4

This would be my plan of action: Lock down the BIOS by adding a BIOS password to the setup. I would not add a startup password to allow users to use the computer without my supervision. Disable automatic booting from USB, CD and network. Force boot from USB/CD and install Linux with an encrypted home folder and encrypted swap on the hard disk. If possible, ...


3

Other folks had some great ideas. I didn't read down to determine whether or not this was already mentioned, so I apologize if it has been. I know you mentioned you cannot physically lock the door to your room, but how about working solely off of an external hard drive, encrypting it, and locking that up elsewhere, in a lockbox or safe or something like that?...


3

I did some admin-work in the past in a company where past admins didn't leave many notes. But there was hardware that was vital, connected to the networks, and not trustworthy. From that experience I can tell you that the old saying is right: if you have physical access and are determined, game over is only a question of time investment. You can make it ...


3

The web servers you've menationed as being shipped with Linux distributions (Apache and Nginx) are two of the three most commonly used web servers (stats from the May 2016 Netcraft report). As such it's safe to say that a very large number of companies consider them safe for widespread use on the Internet (which is by definition a fairly hostile environment)...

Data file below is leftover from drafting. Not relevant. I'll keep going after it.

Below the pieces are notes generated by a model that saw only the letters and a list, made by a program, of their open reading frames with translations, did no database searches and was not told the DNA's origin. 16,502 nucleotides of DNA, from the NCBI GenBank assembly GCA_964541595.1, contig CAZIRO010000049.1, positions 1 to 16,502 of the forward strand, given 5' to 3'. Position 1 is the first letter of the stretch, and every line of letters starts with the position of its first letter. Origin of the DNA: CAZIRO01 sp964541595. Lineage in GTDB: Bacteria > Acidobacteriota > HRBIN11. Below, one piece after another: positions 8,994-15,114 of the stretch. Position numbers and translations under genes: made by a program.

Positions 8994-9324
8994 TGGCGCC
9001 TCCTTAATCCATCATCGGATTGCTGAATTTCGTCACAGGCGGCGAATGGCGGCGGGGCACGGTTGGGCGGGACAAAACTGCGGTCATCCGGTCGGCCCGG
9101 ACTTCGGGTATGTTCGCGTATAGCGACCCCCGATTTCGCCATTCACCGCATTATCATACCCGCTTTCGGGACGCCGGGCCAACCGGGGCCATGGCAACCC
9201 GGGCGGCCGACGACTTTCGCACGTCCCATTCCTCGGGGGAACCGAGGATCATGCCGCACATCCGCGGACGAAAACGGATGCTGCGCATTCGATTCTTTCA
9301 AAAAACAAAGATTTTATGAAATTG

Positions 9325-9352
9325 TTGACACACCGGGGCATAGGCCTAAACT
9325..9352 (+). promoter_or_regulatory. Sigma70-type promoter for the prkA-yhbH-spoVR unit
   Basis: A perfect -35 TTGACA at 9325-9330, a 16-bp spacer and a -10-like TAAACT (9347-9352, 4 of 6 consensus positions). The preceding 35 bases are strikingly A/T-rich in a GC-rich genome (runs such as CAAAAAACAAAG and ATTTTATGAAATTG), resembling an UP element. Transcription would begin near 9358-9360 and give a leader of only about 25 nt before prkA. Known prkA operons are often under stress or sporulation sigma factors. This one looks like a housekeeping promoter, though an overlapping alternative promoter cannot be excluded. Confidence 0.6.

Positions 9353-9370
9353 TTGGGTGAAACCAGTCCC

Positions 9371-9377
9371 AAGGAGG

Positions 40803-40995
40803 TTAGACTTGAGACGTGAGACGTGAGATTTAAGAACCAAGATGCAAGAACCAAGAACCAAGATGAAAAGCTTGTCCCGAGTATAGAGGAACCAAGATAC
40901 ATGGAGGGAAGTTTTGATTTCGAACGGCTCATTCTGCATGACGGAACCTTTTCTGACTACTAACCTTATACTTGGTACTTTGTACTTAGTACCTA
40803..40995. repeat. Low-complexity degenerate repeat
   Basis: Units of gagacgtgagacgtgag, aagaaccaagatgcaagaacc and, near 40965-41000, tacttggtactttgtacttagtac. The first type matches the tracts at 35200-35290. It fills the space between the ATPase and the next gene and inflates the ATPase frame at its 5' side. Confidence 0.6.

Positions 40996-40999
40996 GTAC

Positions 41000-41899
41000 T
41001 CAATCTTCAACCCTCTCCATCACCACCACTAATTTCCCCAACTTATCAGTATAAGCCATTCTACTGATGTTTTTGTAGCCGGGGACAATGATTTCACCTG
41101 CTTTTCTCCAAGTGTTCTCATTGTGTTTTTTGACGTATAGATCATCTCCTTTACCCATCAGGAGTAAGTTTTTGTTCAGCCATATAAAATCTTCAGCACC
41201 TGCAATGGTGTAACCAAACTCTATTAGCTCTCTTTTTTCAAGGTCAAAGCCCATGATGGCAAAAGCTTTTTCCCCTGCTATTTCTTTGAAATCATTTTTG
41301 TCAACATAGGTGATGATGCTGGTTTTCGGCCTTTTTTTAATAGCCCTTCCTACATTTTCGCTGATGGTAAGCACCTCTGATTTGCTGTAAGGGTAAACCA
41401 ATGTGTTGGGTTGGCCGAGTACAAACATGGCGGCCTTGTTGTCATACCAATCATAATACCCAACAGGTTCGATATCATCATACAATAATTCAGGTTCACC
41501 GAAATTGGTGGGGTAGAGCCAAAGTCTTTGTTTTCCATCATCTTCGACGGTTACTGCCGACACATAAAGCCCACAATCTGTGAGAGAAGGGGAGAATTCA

3

Also, I forgot to mention. If you want to set a BIOS password, and depending on how much hassle you want to go through, you could invest in a case that has a lock for the side. While that wouldn't entirely prevent intrusion, it would prevent people from tampering with it if they didn't want to be detected. That way they can't just remove the CMOS or access ...


3

I see lots of people mentioning that physical access is game over. While this is true given a well resourced attacker, there is a defence against less well resourced ones: Qubes OS and antievilmaid. https://www.qubes-os.org/ Qubes is essentially Xen running Fedora VMs (you can have other VMs, including Debian and Windows). antievilmaid is a program which ...


3

I encountered the following ages ago from somebody who was excessively paranoid: Full disk encryption where /boot was on removable media and the master password had to be entered from a grid display so that the keystrokes that corresponded to the letters of the master password changed every time the computer booted. My personal recommendation involved here ...


3